The timing is key here.
In a headline published earlier today, LU noted that a FOIA request from Judicial Watch produced a new report last week, on emails from November 2010 about a spike in hacking attempts against Hillary Clinton’s homebrew server.
Judicial Watch specifically cites two emails that discuss the attempts, which occurred on 27 and 29 November 2010. There were 10 intrusion attempts altogether, on just those two days. The email exchanges discussing them were between State Department IT official Bryan Pagliano and Justin Cooper, an aide to Bill Clinton.
In an email on 29 November, Pagliano told Cooper the following:
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The failed logon attempts on the 27th were for username doug and dougband, the failed logon attempts on the 29th were for username huma. Would be useful to know if it was them who tried to log in…
A lot of people knew who “huma” was in 2010. Fewer in the American public could have identified Doug Band, a long-time aide to Bill Clinton who ran the former president’s personal office after 2001, and help develop the Clinton Global Initiative and the William J. Clinton Foundation. Band’s first real public notoriety came in the 2011-12 timeframe when he and the Clintons basically went their separate ways, after Chelsea and Band developed a mutual hostility and reportedly had a falling out.
Band has suddenly surged into the headlines over the past 10 days or so, because of the thousands of emails now being revealed from Hillary’s tenure as secretary of state. Cenk Uygur calls the Doug Band emails from the Clinton WikiLeaks trove the “Rosetta Stone” of Clinton corruption.
But in 2010, “we” — the people, you and I — didn’t know anything about that. “Doug Band” was by no means a household name.
Yet someone knew to try to hack into a “Doug Band” account on Hillary’s homebrew server — and at a very specific, uniquely significant time.
Judicial Watch goes on to explain that the complete email exchange between Pagliano and Cooper was ultimately marked by the State Department as “REFERRED FOR CONSULTATION – USSS.” This means it was referred to the Secret Service.
Judicial Watch points out the obvious:
“These new emails show that the Clinton email server was subject to an aggressive and targeted hacking attempt. And we now know that yet another government agency, the United States Secret Service, not only knew about the Clinton email system but that it was the target of hacking,” stated Judicial Watch President Tom Fitton. “The Clinton email scandal has now widened to yet another Obama administration agency.”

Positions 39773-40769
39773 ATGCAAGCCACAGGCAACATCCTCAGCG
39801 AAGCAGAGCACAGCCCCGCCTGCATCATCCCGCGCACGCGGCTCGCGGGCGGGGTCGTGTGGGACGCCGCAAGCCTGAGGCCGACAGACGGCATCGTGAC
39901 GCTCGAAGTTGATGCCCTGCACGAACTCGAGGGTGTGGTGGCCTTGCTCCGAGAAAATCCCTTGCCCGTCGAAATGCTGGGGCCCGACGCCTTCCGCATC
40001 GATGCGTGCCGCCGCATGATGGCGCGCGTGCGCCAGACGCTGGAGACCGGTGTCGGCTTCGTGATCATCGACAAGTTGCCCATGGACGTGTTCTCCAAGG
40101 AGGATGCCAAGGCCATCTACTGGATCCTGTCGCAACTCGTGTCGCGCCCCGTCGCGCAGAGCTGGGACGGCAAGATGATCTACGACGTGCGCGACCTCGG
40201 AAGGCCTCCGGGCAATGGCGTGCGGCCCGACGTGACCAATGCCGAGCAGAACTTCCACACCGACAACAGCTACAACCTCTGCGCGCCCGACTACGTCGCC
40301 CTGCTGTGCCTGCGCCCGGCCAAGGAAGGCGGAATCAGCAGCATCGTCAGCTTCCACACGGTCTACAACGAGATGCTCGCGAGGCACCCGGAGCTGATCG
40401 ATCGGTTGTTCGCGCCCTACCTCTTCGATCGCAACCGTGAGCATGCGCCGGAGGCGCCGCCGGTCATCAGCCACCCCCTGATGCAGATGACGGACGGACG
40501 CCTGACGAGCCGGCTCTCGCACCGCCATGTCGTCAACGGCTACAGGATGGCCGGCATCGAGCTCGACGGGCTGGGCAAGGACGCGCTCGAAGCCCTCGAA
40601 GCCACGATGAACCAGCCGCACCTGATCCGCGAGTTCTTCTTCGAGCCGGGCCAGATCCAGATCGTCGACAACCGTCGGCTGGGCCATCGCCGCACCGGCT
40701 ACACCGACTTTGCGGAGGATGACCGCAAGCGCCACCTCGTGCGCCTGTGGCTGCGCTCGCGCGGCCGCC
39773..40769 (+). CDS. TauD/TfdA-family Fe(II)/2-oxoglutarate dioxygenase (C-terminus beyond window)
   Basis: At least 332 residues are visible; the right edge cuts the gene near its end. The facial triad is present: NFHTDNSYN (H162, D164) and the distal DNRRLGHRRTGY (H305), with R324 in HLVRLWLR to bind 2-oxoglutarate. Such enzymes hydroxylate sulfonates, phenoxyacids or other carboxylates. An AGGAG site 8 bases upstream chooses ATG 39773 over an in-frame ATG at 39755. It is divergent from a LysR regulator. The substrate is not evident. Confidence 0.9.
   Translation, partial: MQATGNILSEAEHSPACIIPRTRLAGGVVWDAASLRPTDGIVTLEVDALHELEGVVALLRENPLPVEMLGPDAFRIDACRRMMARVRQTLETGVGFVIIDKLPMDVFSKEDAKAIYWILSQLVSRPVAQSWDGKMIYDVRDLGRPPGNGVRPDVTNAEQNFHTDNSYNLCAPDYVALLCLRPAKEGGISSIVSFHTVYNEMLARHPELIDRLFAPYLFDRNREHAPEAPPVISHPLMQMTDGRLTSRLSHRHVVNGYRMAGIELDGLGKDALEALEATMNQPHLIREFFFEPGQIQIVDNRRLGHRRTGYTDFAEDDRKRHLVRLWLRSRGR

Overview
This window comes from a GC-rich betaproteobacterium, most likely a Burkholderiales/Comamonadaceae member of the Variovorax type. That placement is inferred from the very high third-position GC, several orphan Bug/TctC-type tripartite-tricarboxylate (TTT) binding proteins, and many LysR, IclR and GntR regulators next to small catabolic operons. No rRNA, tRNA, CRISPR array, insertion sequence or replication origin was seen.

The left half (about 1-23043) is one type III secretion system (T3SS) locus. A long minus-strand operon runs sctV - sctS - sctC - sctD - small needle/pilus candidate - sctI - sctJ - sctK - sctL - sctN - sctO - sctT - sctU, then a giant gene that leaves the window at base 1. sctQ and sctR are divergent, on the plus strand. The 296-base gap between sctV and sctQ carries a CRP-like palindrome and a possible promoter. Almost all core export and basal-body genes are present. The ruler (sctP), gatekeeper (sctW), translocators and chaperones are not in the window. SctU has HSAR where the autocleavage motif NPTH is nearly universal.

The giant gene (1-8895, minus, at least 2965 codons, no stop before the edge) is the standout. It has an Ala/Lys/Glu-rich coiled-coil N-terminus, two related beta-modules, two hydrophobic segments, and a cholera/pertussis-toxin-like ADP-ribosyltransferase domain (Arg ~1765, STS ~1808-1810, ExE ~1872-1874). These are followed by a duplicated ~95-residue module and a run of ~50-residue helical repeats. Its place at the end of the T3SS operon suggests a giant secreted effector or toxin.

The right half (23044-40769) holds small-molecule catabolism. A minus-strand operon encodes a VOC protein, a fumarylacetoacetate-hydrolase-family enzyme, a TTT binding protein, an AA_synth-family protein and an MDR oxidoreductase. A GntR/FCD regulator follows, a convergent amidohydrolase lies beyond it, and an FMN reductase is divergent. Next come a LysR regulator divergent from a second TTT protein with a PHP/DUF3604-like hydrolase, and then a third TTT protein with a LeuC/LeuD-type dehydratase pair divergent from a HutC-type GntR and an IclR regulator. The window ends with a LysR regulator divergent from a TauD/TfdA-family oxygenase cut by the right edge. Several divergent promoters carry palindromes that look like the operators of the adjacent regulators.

Indeed. But that’s not the only thing these emails show. What else was happening at the end of November 2010?
Oh, gee, what do you know: in the exact timeframe of the 10 attempts on Hillary’s homebrew server, the infamous WikiLeaks dump of classified diplomatic cables was being made, via the five lucky media outlets that set up the databases for public access to the cables.
The media outlets made their public announcements on 28 November 2010. By the second week of December, IT professionals were providing summaries of what had happened to an interested public. The critical period for the diplomatic cables dump — in which the U.S. State Department took a big hit — was 27 through 29 November.
In fact, on 28 November, BBC reported Julian Assange’s assertion that he had asked the State Department to provide guidance on redacting the cables for public release, and the State Department declined to do that, merely demanding the return of its cable records.
There’s more than one possibility here, but none of them is good. Remember, the attempts were made on accounts thought by the intruder(s) to be on Hillary’s homebrew server — so whoever made the attempts knew in November 2010 that the private email server was being used. The attempts were made the day before the official announcements of the WikiLeaks cable dump, as well as the day after. That means some of them were made by someone who also knew the cable dump was about to break, even though it hadn’t yet.
It’s possible that the attacker(s) were from the media outlets that published the WikiLeaks cables. It’s certain that one or more of the attacker(s) had knowledge of both Clinton’s private-server use, the connection of her private server to Bill Clinton and his staff, and the timing of the WikiLeaks cable dump.
Maybe the media outlets also knew about Hillary’s private email account. That wouldn’t be my first guess.
Foreign governments with reasonably competent intelligence services could have know everything in this mix. Heck, they could have been monitoring the whole drama via the emails flowing through Hillary’s server.
And then there are the customers of the Clinton Foundation and Hillary State Department Global Pay-for-Play Service, which included foreign governments and quasi-public entities as well as private business actors.
“Guccifer,” for reference, told the FBI he figured out about Sidney Blumenthal‘s separate account in March 2013. He says he never hacked Hillary’s account. That would mean he’s not the guy, in the November 2010 timeframe.
So, you know, why wasn’t it all just blasting on a Jumbo Tron in Times Square, for crying out loud?
One thing’s for sure: we know who did know all these facts in the period 27-30 November 2010, and yet did nothing about them. I.e., the U.S. State Department, including, of course, Hillary herself. (The earliest instance we know of in which Obama emailed Hillary’s private account, using a pseudonym, was in June of 2012. That doesn’t mean nothing happened earlier.)
Out here in the American public, you could really start to feel left out. What are we, chopped liver?